Newspaper Page Text
LONE IIIGHWAYMAN HOLDS ,*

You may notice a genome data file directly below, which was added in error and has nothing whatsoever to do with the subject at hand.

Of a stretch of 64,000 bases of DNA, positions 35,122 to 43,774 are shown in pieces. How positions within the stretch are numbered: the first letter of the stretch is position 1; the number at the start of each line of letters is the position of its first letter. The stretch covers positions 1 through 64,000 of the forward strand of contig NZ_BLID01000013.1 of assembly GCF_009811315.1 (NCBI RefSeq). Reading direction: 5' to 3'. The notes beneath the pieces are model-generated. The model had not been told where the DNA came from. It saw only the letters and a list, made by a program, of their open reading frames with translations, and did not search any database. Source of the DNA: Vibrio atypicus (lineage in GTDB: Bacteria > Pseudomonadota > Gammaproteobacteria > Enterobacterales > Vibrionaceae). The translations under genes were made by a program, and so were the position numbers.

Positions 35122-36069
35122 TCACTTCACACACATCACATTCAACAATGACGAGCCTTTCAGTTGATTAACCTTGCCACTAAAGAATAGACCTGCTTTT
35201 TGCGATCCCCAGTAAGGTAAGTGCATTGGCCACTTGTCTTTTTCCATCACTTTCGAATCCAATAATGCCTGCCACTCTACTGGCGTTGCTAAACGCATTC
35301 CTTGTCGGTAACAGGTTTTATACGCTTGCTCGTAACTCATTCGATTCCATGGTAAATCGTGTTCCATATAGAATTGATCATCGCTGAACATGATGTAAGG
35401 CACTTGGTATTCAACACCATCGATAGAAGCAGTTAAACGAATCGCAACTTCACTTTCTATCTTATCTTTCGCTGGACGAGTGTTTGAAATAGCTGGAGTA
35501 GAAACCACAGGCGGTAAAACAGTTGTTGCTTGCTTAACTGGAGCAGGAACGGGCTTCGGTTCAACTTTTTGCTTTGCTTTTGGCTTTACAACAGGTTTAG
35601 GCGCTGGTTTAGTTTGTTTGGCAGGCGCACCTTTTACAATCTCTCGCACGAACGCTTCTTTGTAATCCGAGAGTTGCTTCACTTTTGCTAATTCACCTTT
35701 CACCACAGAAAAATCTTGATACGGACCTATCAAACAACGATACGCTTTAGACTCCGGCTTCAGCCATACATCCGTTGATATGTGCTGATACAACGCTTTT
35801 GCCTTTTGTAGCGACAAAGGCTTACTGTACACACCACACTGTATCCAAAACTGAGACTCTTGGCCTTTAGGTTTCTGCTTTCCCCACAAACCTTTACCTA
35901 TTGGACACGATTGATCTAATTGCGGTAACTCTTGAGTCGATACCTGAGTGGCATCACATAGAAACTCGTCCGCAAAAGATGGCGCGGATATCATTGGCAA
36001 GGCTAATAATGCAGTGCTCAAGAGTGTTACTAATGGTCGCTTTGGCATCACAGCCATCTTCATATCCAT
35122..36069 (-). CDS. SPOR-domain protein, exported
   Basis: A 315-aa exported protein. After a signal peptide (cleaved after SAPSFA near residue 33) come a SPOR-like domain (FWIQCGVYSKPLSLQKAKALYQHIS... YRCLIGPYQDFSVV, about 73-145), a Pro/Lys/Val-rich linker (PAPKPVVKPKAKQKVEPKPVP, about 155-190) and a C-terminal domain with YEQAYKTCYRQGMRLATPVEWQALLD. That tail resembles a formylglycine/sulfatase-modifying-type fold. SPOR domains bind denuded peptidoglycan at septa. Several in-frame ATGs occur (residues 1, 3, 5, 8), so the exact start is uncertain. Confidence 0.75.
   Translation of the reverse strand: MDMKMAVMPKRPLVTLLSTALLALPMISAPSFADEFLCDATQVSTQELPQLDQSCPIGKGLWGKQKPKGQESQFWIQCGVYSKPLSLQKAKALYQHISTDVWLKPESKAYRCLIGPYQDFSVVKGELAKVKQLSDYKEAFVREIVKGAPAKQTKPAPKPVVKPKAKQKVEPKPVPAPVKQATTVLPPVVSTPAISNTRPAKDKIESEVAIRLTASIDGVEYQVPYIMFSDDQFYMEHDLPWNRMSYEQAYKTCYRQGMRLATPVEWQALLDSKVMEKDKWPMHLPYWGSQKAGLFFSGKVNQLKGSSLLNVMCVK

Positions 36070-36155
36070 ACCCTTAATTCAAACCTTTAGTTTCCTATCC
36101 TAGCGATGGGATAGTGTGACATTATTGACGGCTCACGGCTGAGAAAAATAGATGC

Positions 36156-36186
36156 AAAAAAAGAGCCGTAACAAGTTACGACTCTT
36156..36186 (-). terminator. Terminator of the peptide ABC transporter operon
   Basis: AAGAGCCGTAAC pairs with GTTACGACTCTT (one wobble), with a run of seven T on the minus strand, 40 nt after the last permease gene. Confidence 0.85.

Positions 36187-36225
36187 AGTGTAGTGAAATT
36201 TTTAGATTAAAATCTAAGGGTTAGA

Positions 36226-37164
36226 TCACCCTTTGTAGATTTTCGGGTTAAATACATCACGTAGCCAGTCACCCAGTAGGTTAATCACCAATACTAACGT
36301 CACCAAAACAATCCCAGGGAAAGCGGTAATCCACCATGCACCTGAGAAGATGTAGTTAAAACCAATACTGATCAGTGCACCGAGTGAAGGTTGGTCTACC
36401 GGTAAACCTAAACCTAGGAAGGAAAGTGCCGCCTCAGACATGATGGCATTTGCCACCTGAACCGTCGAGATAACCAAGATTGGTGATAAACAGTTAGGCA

UP PLACER COUNTY STAGE SANTA CRUZ, Nov. 14.— The con solidation of the Santa Cruz Electric Railway and the Watsonville, Capitola and Santa - Cruz Electric Railway is now complete. They will hereafter be known as the Union Traction Com pany. E. A. Cole has been appointed superintendent. ¦ ; Railway Companies Consolidate. SAN BERNARDINO, • Nov. 14.-r- Rev. Dr. M. B. Shaw, pastor of the Baptist church here, was seized with a pain in the-left ear Friday, and Sat urday his jaws commenced to set He preached with difficulty yesterday and his condition being worse this morn ing, a physician was consulted. The doctor extracted from 1 the, minister's ear a big "foxtail.". : ' The. barb-must have been.in the ear two months. | It was slowly penetrat ing the ear drum and. working toward the brain. ' But a few hours more and the sharp grass head would 'have done irreparable probably causing death. . "Foxtail" Gets in - Divine's Ear and Causes Appearance of First v Symptoms of Tetanus. LOCKJAW THREATENS A BAPTIST PREACHER WOODLAND, Nov. 14. — The saloon of Abe Morris of thiscitywas gobbed last night of $150. The burglars opened the outer door of a«afe, which contained about $150 and a small iron box, the contents of which are not known, as the proprietor is away from home. The box was forced open and everything was taken except a few papers. Considerable money and val uables were in an inner steel vault, which the burglars failed to open. Woodland Saloon Robbed. WASHINGTON, Nov. 14. — Arch bishop Chapelle, Bishop. of Louisiana, Cuba and Porto Rico, who last week returned from Rome, where he. spent some time in consultation with the of ficials of the Vatican, to-day paid his respects to President Roosevelt. He presented to the President a verbal message of esteem and good will from Pope Pius X. The President ex pressed pleasure at the receipt of the message. After a brief visit to Mgr. O'Connell, rector of the Catholic University, .Archbishop Chapelle will go to New Orleans and thence to Ha vana. Conveys to Him » a Messaee of '-'^'Esteem and Good Will From ;".C," • nhe Pope. . Every boat has a prow, but it doesn't feel proud of It. ARCHBISHOP CIIAPELLE VISITS THE PRESIDENT According to one of the officials at the Paris Musuem of Natural History there are about 400,000 species of ani mals on land and in the ocean; 28,000 of these are Insects. An Englishman has been sent to an insane asylum through too much study of newspaper puzzles. . STOCKTON, Nov. 14. — Thomas Corcoran, a pioneer and a member of the Murphy-Enright party which came to California in 1848, who died at Santa Cruz last Saturday, was buried here to-day.. He was 76 years eld and leaves a son and two daugh ters. - * : : A Pioneer's Life Is Ended. REDWOOD CITY, Nov. 14. — The application of Charles P. Hawkes for a saloon license at Burlingame, near the depot, came up before the Board of Supervisors to-day. The license was opposed by "all, Burlingame prop erty-owners and the Southern Pacific Railroad. Aftet hearing from the Protestants and their attorneys. Hawkes, realizing the futility of a fight in the face of such strong oppo sition, withdrew his application. Applicant for License Withdraws Be cause of Opposition ' of the ;,"* Property-Owners. NEW YORK, Nov. 14. — It was said here to-day unofficially, but on what was considered good authority, that J. P. Morgan & Co. and H. B. Hollins & Co. have an option on a majority of the stock of the Cincinnati, Hamilton and Dayton Railroad. Representa tives of these two firms are said to have started on a tour of inspection of the property. Have Option on a Railway. SALOONS ARE NOT WANTED / IN BURLINGAME TOWN The machinery was started in all the mills controlled by the Manufac turers' Association promptly at 6:30 o'clock this morning and it is under stood that it will be kept In operation for two or three days, after which, unless the strikers return to work in large numbers, it will be stopped again. FALL RIVER, Mass.. Nov. 14. — An attempt to-day by the manufacturers to open the cotton mills in this city, which have been closed for nearly four months by the strike of the op eratives against a 12% per cent re" duction in wages, resulted in failure. The largest number of operatives to report at any one mill for work wa* forty, at the King Philip Mill. At the other places from eight to twenty were on hand. - . :, Attempt to Open the Fall River Cot ton Mills Faila. Special Land Agent James Houston, who makes his headquarters in this city, found out what" was going- on and enlisted the aid, of City Marshal Poole in running the men down. They found this afternoon that there is no such company as Miller claims to represent, and as they, had secured receipts from* victims signed by. Miller and Boren, the manipulators 'were arrested. REDDING, Nov. 14. — H. W. Miller and a man named Boren were arrest ed to-night on a charge of obtaining money by false pretenses in connec tion with what is alleged to be timber land frauds. They arrived here . on November 7 with F. E. Kincare from Roseburg, Ore., where Miller and Kincare are alleged to have had trouble with the Government over timber land. Miller claimed here to represent the Washington Mill and Lumber Company of Seattle. He said his company wanted a number of people to exercise their timber land rights and. to put up $36 for the ex pense of filing. They were promised, it is alleged, that they would receive $639 from his company for each quarter, se'etion when they proved up at a cost of $400.' Redding Officials Take Into Custody Two Men Accused of Fraudulent Timber Land Deals. FEW RETURN TO WORK. ALLEGED SCHEMERS JAILED' FOR FLEECING THE PUBLIC INDIANAPOLIS, Nov. 14. — Official notice of the relocation of the char ter of the Central Labor Union by the American Federation of Labor was read to-night at the meeting of the former btody. The charter was re voked because the local body refused to recognize delegates from the United Association of Steam Fitters. A mo tion to send President Gompers a re port of the arbitration committee, in which it advises the reorganization of both associations of steam fitters, was adopted. Indianapolis Body Lrarns of Action by American Federation. ! WASHINGTON. Nov. 14.— It ap pears from developments to-day that President Roosevelt's directions re garding the employment of sewing women, most of them widows of sol diers, at the Schuykill Arsenal in Philadelphia have not been carried into effect. Michael Francis Daly of Philadelphia, representing the sewing women, called upon the President to day and informed him that his orders hud not been heeded: that only a part ot the work had been restored to the women. He pointed out that the mak ing of trousers, which amounts to about $500,000 a year, had been with held fromMhe women in direct contra vention of the President's order. After hearing Doyle's statement the President sent a note to the War De partment asking for a report on the matter and calling attention to the fact that he - had directed that the work be given to the women. He in dicated his intention of ascertaining who had violated his instructions and why they had been violated. Roosevelt to Insist That They Be Given Army Sewing. UNION'S CHARTER REVOKED. 4 Caused Friction. LOUjteVILLE, Ky., Nov. 14. — Rev. Peyton" H. Hoge, pastor of Warren Memorial Presbyterian Church, the largest church in this city, has re signed. His action was a surprise to all but the elders of £he church. There is a well denned story that Dr. Hogo's resignation was caused by the fact that the congregation seri ously objected to his marrying Henry M. Flagler of the Standard Oil Com pany two years ago and that since then there has been constant friction between Dr. Hoge and the members of his church. Flagler's wife was in an insane asylum when he was mar ried to another woman by Dr. Hoge and the latter, it is alleged, received an enormous fee for performing the ceremony. Fnct That He Performed Ceremony for Millionaire Said to Have SANTA^OSA, Nov. 14. — Thoma3 Rutledge. former Superior- Judge of Sonoma County and one of Santa Rosa's earliest Mayors, died to-day at his residence in this city after a long illness. Judge Rutledge was a native of Ireland. He leaves a widow and several children. Former Judge Passeg Away. PHILADELPHIA, Nov. 14.— Fannie Ward Randall, widow of the late Sam uel J. Randall, for years the Demo cratic leader in the House of Repre sentatives, is dead at her home at Chestnut Hill, a suburb of Philadel phia. She was a daughter of General Aaron Ward of Ossining. N. Y., who was a member of Congress from 1827 to 184 3. Mrs. Randall was well known in official circles in Washing ton during her husband's long career as the Representative of the Third Congressional District of this city, but since his death she has been living quietly at Chestnut Hill. Relict of Democratic: leader Passes Away Near Philadelphia MINISTER WHO MARRIED HENRY M. FLAGLER RESIGNS ST. LOUIS, Nov. 14. — Miss Helen Gould of New York City to-day con ducted religious services for the thir teen'Geisha girls, who are Federal prisoners while awaiting the order for their deportation to Japan or permis sion from Washington to remain in the- United States and fulfill a the atrical engagement. * Conducts Religious Services for the Thirteen Who Are Held as Federal I*i-i.«soners. HELEN GOULD BEFRIENDS GEISHA GIRLS. AT THE FAIR CHICAGO, Nov. 14. — Miss Isadore Rush, who was drowned at San Diego, was well known to Chicago theater goers. Her last appearance tiere was in "Florodora" at McVicker's Theater, in December of last year. In June of 1902 she rose to stellar rank in this city, when she succeeded Edna Wallace Hopper as Lady Holyrood . in "Floro dora" at the Illinois Theater- She was reckoned on* of the most' popular and gifted of the lesser theatrical lights who Miss Rush was born in Wilkesbarre, Pa., about thirty-eight years ago. She was married some years ago to a Mr. White, who was not a theatrical man, and ehe has a daughter upon the stage known as, Miss Maud White; who is now married to Tyron Power, who re cently made a hit in "Robert Emmett." Miss Rush also leaves a mother, who is ill at the home of the actress at Morn ing Side Heights. New York, and a sis ter, Carrie Rush, who is- with their mother. The supposition is that Miss Rush while battling with the breakers suf fered an attack of heart failure, which rendered her helpless and caused her to drown. The sea dur&g the past few days has been unusually high, and, was danger ouf even for the mftst practiced swim mer. Mi?s Rush had the reputation of being something of an athlete and had taken much interest in sports of all kinds. She was a fair Bwlmmer, but even the most proficient man would have had difficulty with the surf that was running this afternoon. Notwithstanding these unfavorable conditions Miss Rush. Wilton Heriot. a leading member of the company; Miss Olney, a niece of former Secretary Ol rey. and several others plunged into the surf. Shortly afterward Miss Rush and Hc-riot were swimming at a point about midway between the old pier, Just below the hotel, and the bathhouse, when suddenly a huge breaker broke over Miss Rush, who was some distance from Heriot. The undertow caught the ectress, and notwithstanding her fran tic efforts to regain her feet and battle with the waves she was swept out to ward the sea. Heriot immediately per ceived her peril, and hurried to her as sistance. H. B. Smith and wife and Fred Jaffa, ail of whom are residents of San Diego, were strolling on the beach and were witnesses of the accident. They imme diately rushed to the assistance of Heriot, who was battling desperately to save Miss Rush. *.* * Within a few minutes the actresfl* in fijilmate body was brought ashore by Smith and Jaffa. They also* brought Heriot, who was unconscious, to th> shore. The actor was revived after a few minutes, but the efforts to bring the 'actress back to life seemed unavail ing. Word had been sent to the hotel for assistance, and Dr- Lorini, the hotse physician, quickly . responded. Won! was also sent to Dr. Goff, and within a few minutes he too arrived on the scene. The two physicians labored over the unfortunate actress for more than an hour, but in vain. BAN DIEGO. Nov. 14.— While bathing in the surf this afternoon Miss Isadore Rush, the well-known actrets and the star of the "Glittering Gloria" company, •which was billed to appear at the Isis Theater to-nigrht, was -caught by a mammoth breaker and swept out to eea. Several persons hastened to her ecsi£tanc« and she was brought ashore unconscious.. Two physicians were promptly at hand and they exerted every known means to resuscitate Miss Rush. Once or twice there were faint signs of returning vitality, but these proved deceptive, and shortly after 4 o'clock the actress was pronounced dead. RANDALL'S WIDOW DEAD. Included this city in their tours. When the news of the death was made known in Chicago to-night members of the profession to whom she was personally known expressed the deepest regret. Miss Rush was booked to play in Chi cago this winter. Pj>#ci«Ll Difpvrh to The Call BEAUTIFTT, AND TALENTED A<~TRESS. FTAR OF THE GLITTERING GLORIA COMPANY. WHO WHILE BATHING YESTFRDAY IN THE SL'RF AT SAN* DIEGO WITH MEMBERS OF THE TROUPK, MET HER DEATH. Mecha succeeded in getting him off. but desecrated. the land by fighting tba medicine man in his own' house, and after he had shot Keecha through the head he turned tho gun on himself. blowing out his brains. A great poiv wow followed, great honors being done to both bodies aa the funeral pyre slowly consumed them. LOS ANGELES, Nov. 14.— Unapacha Heecha. one of the great mec?'cine men of the Flutes, is dead, having been slain by a tribesman because he failed to propitiate the evil apirit and bring about better conditions among the tribes, which live along the Colorado. and his slaver, Arda Mecha, has killed himself In obedience to the order of the ruling chiefs. The double killing occurred a few days ago north of Spears Lake, ten miles out from the Needles. It appears that the medicine man had been con demned to death because of his failure* to drive away the spell which was rapidly killing off the trib*. At a con clave of braves his death was decided upon. He was first ordered from tha land where his hut has stood for many years. He failed to go, believing 1 that as soon as he stepped from the boundary cf his property, which la supposed to be consecrated, he would die. AGAIN BEFRIENDS WIDOWS. While no authorized announcement to that effect has yet been made, the general opinion is that under the new order no discrimination will be made against the employment of union men. DENVER. Nov. 14.— Notices were posted pt the mill3 of the five big mines of the Telluride district to-night that in the future the eight-hour day would prevail in the mills. /The plants con cerned are those of the Smuggler-Un ion, Liberty Bell, Tomboy, Nellie and Alta. . It was the demand for this concession In the mills of the State that precipi tated the strike in the mills and mines of Colorado and caused the bitter strife between the unionists and the mine owners in the Telluride and Cripple Creek district?. The minimum wage promised "under the new arrangement is $3 a day. At one time the Western Federation of Miners offered to accept $2 75 for an eight-hour day. Ep«el&l Dispatch to Th» C&U. Elliott was in love with the Bray girl, whom he had known since childhood. He conducted bootblack stands in San Francisco and Oxnard. Coming here from the latter place he heard that Sherman, after marrying Bessie Bray, had forced her to lead a disreputable life. Meeting Sherman upon the street, at the point of a re volver he forced him to take him to the girl. As soon as he saw Bessie Bray he killed Sherman. Elliott claimed he had promised the girl's father on his deathbed • that he would protect her. Elliott was declared incompetent and sent to Agnews shortly after his arrest. for the crime. The proceedings to have him declared competent were taken at his own suggestion. Dr. Marvin testified that Elliott was now sane and had learned to read and write since going to the asylum. SAN.. JOSE. ; .Nov. 14.— Harry El liott, who on October 27, 1901, shot and- killed John W. Sherman .. over Besfele Bray, an Inmate of a disreput able house! .was to-day restored ' to mental competency, by Judge Tuttle. He was remanded to the custody- of the Sheriff and will now be tried for murder. Man Who Killed J. W. Sherman in San Jose Restored to Compe • teney by Court. TRIAL OX MURDER CHARGE AWAITS HARRY ELLIOTT Eight-Hour Day Granted by Employers in Tellu ride District of Colorado Great Medicine Man of the Piutes Killed Because He Did Not Best Evil Spirit MINNEAPOLIS, Nov. 14. — Loren Fletcher, Congressman-elect from Hennepin County, is defendant in an action in the Probate Court brought by Sarah Hill of West Gouldsboro. Minn;, to have reopened the probate of the will of Mrs. Jedida S. Eastess, mother-in-law of Fletcher, in order to get a $500 legacy which Sarah Hill claims was left her In the will. Sarah •Hill claims that the estate of Mrs. Eastess amounted to; $16;422 and that Loren Fletcher presented to the Pro bate Court a bill for* Mrs; Eastess board, washing, medical attention and funeral expenses, etc., amounting to $17,612. He was m&de executor of the will, and, the complaint says, took the whole of the estate for his charges. Sarah Hill further says that the will was probated without any notice to her and that when she heard of it long afterward Fletcher dented the existence of any such will. Loren Fletcher was discharged as executor April 9. 1903. Fletcher of Minnesota Accused of Ha vine Deprived Woman of a Legacy. After Seating Dr. BUle Into uncon sciousness the burglar rifled his pock ets and his desk, getting a small sum of money and a number of checks. Later the doctor was discovered in a pool of blood and taken to a hospital. NEW ORLEANS, Nov. 14. — Dr. Waldemar Bille, aged 70 years, a well known physician, was beaten into In sensibility to-day in his offices in the busiest part of St. Charles street by a young man who came lnj to ask for a prescription. Oc/upants of the other portions of the building heard the commotion. . When they tried to enter the office the man appeared and paid the. doctor was busy with a pa tient. Thug Enters Hi« Office in New Or leans and First A«ks for a Prescription. CONGRESSMAN-ELECT CHARGED WITH FRAUD AGED DOCTOR TERRIBLY , BEATEN BY A BURGLAR TRIBE ORDERS CHIEF'S DEATH MINERS SCORE BIG TRIUMPH • EVANSVILLE, Ind.. v Now 14. — Members of the Legislature recently elected from the First District met here to-day and unanimously indorsed James A. Hemenway, chairman of the Appropriations Committee in the House of Representatives, for the Sen ate to suceed Vice President-elect Fairbanks. Group of legislators in Indiana In dorses Hemenwny. MAY SUCCEED FAIRBANKS. IJttle Damage In Philadelphia. PHILADELPHIA, Nov. 14. — De spite the severity of yesterday's storm no serious damage has been reported in this section. The storm has sub side. MARTINSVILLE. Va.. Nov. 14. — Thomas Richardson, a Henry County magistrate, aged 50 years, was frozen to death on the public highway last night. Frozen to Death In Virginia. ALBANY, N. Y.. Nov. 14.— Wet show that fell to-day broke down every telephone and telegraph wire in this city and vicinity. At 10 o'clock last night more than half the city was in darkness from interrupted light circuits. The fire alarm service was so crippled that special precau tions were taken by the police to give warning in case of fire. It is the worst wire blockade the city has ex perienced since 1 the storm of 188S. Worst Wire Blockade in Past Sixteen Years. ALBANY ISOLATED. Both parties are collecting evidence of electidn frauds. It is proposed by the Democrats to summon grand juries in Denver and Pueblo to Inves tigate. DENVER, Colo., Nov. 14. — The of ficial canvass of the votes cast last Tuesday is in progress and has been completed in but a few counties. Re vision of the unofficial returns leaves Alva Adams' majority over Governor James H. Peabody not less- than 10,000. "We consider Governor Peabody*s threat to contest the election a mere bluff," said Democratic Chairman Milton Smith to-day, "but we are watching everything. I estimate that Adams' plurality will be 11,000. Our returns show that he carried Denver by 5100 and the rest of the State by as much more. The official count in the counties where it has been com pleted gives Adams a gain. If this gain continues as the official count in the rest of the counties takes place Adams will have a plurality of 11,000."* Chairman D. B. Fairley of the Re publican State Central Committee said to-day: "I estimate that when our re turns are all in Governor Peabody will be but a trifle over 500 behind. He has been showing wonderful strength In the past few days and has cut down the majority against him greatly. We are satisfied that he was the victim of a conspiracy and intend contesting every ground. We have positive evi dence that the fraudulent votes throughout the State will run as high aa 15.000. We intend having all the fraudulent votes thrown out and this will show Peabody has been elected by a large majority." . NEW YORK, Nov. 14.— The storm which swept up through the Atlantic Btates from the gulf Saturday and last night developed into a gale of hurri cane force as it moved up resulted in the most complete tie-up of wire comr munication that the East has expe rienced since the memorable snowstorm of 1888, disarranged, train schedules, paralyzed trolley lines and piled sev eral wrecks along the coast. The downpour of rain and heavy snow which accompanied the storm added to the destructive force of the gale. Telephone and telegraph poles, borne down by the weight of snow and ice-incrusted wires, gave way before the sweep of the wind, and whole sections of country were cut off. Both the tele graph companies and the telephone companies with long-distance wires to day reported their fields of operations restricted to th^ territory bounded on the west by Philadelphia, on the east by Boston and on the north by New burgh, N. Y. The big brokerage concerns in Wall etreet, many of whom under normal conditions operate thousands of miles of wire, to-day found themselves prac tically helpless. The exchanges were no more fortunate, and the only quota tions received from Chicago and New Orleans were the market reports of the Associated Press. By an elaborate system of relays and the use of both telephone and telegraph wires the Associated Press succeeded in bridging the path cut by the storm and reached all points in the West, North and East with the exception of a small section In the vicinity of Al bany. There the damage from the snow and wind seemed beyond immediate re pair, and with the exception of trains there was no communication with that section during the day. t The general breakdown of wires was also responsible for trouble on the rail roads. The movements of trains could not be reported, and delays extending into hours in many cases resulted. That no more disasters at sea result- ed from the gale probably was due to the early warning of the approaching hurricane sent out by the Weather Bu reau. Bulletins sent out Saturday aft ernoon told of the gale that would sweep the coast an* cautioned all mar iners against leaving: port. . - Two trusties and a. keeper employed on Hikers Island during the storm start ed in a small boat from the island to One Hundred and Thirty-eighth street to get the New York keepers. After considerable work they managed to get out into the river, the wind seemed to Increase, and the. three men were unable to reach the mainland, the boat being swept down the river to South Brother Island, where it was beached. The whereabouts of the men was unknown until to-day, and it was feared that they had been drowned. Chairman Fairley Claims That 15,000 Illegal Ballots Were Cast for Adams Wires Blown Down, Trains JDelayed and Wrecks Piled on Coast. BIG FEAUDS ALLEGED ISADORE RUSH IS DROWNED ATTACKED BY HEART FAILURE WHILE BATHING Colorado Republican Man agers Confident That Pea body Will -Retain Office BLIZZARD LEAVES A PATH OF RUIN WHOLE SECTIONS CUT OFF ACTRESS LOSES LIFE IN THE BREAKERS GOVERNORSHIP YET IN DOUBT THE SAN FRANCISCO CALL", TUESDAY, /NOVEMBER 15, 1904. "You'can't tell how old an egg is by. simply, looking at it,"; remarked the .Wise: Guy. •' VNor; a ..woman," mur mured.the Simple Mug. i -¦• -r=' - - . :vj- .¦ _ . . ¦ . ' SANTA ROSA,. -Nov. 14.—Com plaints were sworn to in Justice Atchinson!s court . to-day charging William Cameron and Frank Corman with I highway robbery and I burglary/ The accused robbed a madhouse last week, and before doing so", broke into a. residence and stole two shotguns." '¦*. Warrants for Highwaymen. NEW YORK, Nov. 14.— A total of $3,700.000. in gold bars was engaged at the assay office tio-day for shipment to Parig on Thursday. Of this amount the National City Bank will ship $1,600,000, the Royal Bank of Canada $1,100,000 and $1,000,000 will be sent by Lazard Freres. I . x ' Gold Going to Paris. AUBURN". .Nov. 14. — The George town stage, which runs between Georgetown, El .Dorado County, and Auburn, Placer County, was held up by a lone masked highwayman this morning a few miles east of Cool. The robber was armed with a rifle. He took only the'registered mail. The robber's face was covered with a black mask. His appearance would Indicate that he was a novice at the business, for he appeared very nerv ous. Bert .'Day was the driver of the stage.- No one was harmed by the robber. , Uses Rifle to Stop Conveyance and Helps Himself to the Reg istered Mail. 4 AD VERTlSEyiESTS. !___ DAILY SERVICE RESUMED NOVEMBER 16, 1904, on the following schedule: Lv. San Francisco. '. 9'3O a. m., Sun., Mon., Tues., Wed., Thurs., Fri Sat. "Oakland 0:30 a.m., « « «* « u " San Diego .' 1 145 p. m., . ?. r " " u « " Los Angeles .6:15 p.m., " M " « " Pasadena 6:40 p.m., " " " " - « « Ar. Denver .1... ...7.-.......T 6:00 p. m., Tues., Wed., Thurs.. Fri.. Sat., Sun Mon " Kansas City .- 2:35 a.m., Wed., Thurs,, Fri., Sat., Sun., Mon ' Tues r Ar.:ChicaKO ......: -.. 2:15 p.m., " " " " « " * x u The Limit* of Luxury and Comfort* Is Found in the Equipment. and Service of This Unequaled Train. Oty Ticket. Office J%0fyn^(y AT»yiggrT^ |r » t TOrrg. i< t 818-820 MARKET ST., SAN FRANCISCO* To-Morrow (Wednesday) Is Our Double Day WINTEB UNDEBWEAB. PANCY DKXSDEST VZX.VSX ' Ladles' Vests, made of Egyptian RIBBON, all shades; reg. price.. loC cotton, high neck and long sleeves. (Xo. 2 narrow): special, jxer yd.. lOc winter weight; regular price 35c; f«pe- ooniSS Axn> TXDJES. clal UOc Hand-made, to sell for 25c; our spe- Pants, quality as above 220c C lal while they last 10c CUSHION TOPS. FXiOSS. A drummer's sample line made to All shades: reg. price 10c: special. « C sell for 50c: 100 beautiful patterns to BUKEAtT SCABPS. be sold while they last. Each — 127>c Made of English Lawn; special. 15c Cords to match --5C OXXESTAL LACSS. ZJUDIES' XA2n>XSRCHXE7S. ; g Inches wide, many beautiful pat- Made of Belfast Linen; 'regular terns to choose from; special, per price while they last 7c yard -»« BUY NOW FOR CHBISTMAS -v?bU m,J< -^^ Advance Barff&las in Our Toy Dept l!vv\oCx. 16 " USCHAVIOAL AUTOMOBIX.E. lRc. « t%V^i=9^*^ Ott Nicely painted automobile with re- £ \\\y\\ V^T\ STOT£S volving canopy parasol and man[ Ji'^lV w V' so cheap saluting with hat or flag; never sold, «jgy V^S^ Because' less than £oc anywhere; on sale.loc '£ f S?^ CtV^&'iV 1 * they are MECHA2TXOAX, LOCOMOTIVE, lf>C. l^Sfi^ HfbtitTL - & r ? excep- Nlcely painted locomotive, a rever- %|raauf *aMP tional good sible switch engine or one that will \&P*\^"T&'*~ value for run in a circle or straight: sold else- \yf«S'«*il&«L regular where at 25c and 35c; on sale. .. .1, "Jo price. But 81 .00 dom. BuaoY, Gf»e. j we want Large willow body doll carriage. 20 - Tfn^ihfw you to inches long with parasol and rod com- know about plete; rerular price $1.00; special 2 u^ h S u9e " priced this week C5c . .. . , v hoW de^ . t>m«v_ ta^tio wn»« partment -*nd that is why we offer aii SS°JF«w° 1 JSS' 5°2H-, m „. them at such a low price. Regular All the new copyright fiction, as .. 00 o ._ sin-dai Tft<» fast as published, our price Is $1.08 * 100 ' uur a P eclal * yc in place of $1.60. By mail 14c extra, ¦ • List of titles on application. . . Two Years* Before the Mast. Tom AW <>"> rASHIOJfXD DTTTCK OTn» Brown's School Days. Rifle Rangers, .^" ' -^ la In The Scalp Hunters, Last of the Mohi- S^ >^ every up- cans. Cruise of the Midge, Prince of / \ " to-date the House of David. Masterman / \ housekeep- Raady. The Coral Island. Home Sun- / ' £ ~\ ->^\ er's kitchen, shine. Martin Rattler, Danesbury Lf • h you House. Settlers in Canada, Peter the ql know about Whaler. Poor and Proud. All Aboard, them you Jack Harkaway, One of the Twenty- \ =**"^ h know how Eighth. Friends Though Divided. Star \ / - low these of India. By Sheer Pluck, Strong and v. prices are. Steady. The Cash Boy, Brave and Bold If you do and many others. not know about them come in and FllfCX'S we will be pleaspd to show them to Wonderful Magic Polish you and explain what a necessary ar- For all kinds fancy furniture, tables. tlc I e ** *» to h ave around the kitchen. etc., especially good for high grade an d "*en y°u will want one. pianos; without a doubt it is the best Small size, sold everywhere $1.10; polish on earth; a bottle 25c special SOc TOWEL HOLDER with three 14 Mtdftua size, regular price $1.35: in. arms: nickeled bracket, arms nice- .-n^-i-i a-t *\c\ ly polished; are convenient for any "p*" 8 " • Sl.UU room; never sold for less than 10c; I*rye silo, regular price J1.60; spe- our special price J>c cial $1.30 KHIVES, EAZOES AND SXBAJtS QROUSTD AND ROTAIRED. T1CTVHS FRAMES OT ALL DESCRIPTIONS MADB TO OBDZB. ALL XHTP3_Og ELECTRICAL WOBg DONE A2TI> KEPAXaiUJ.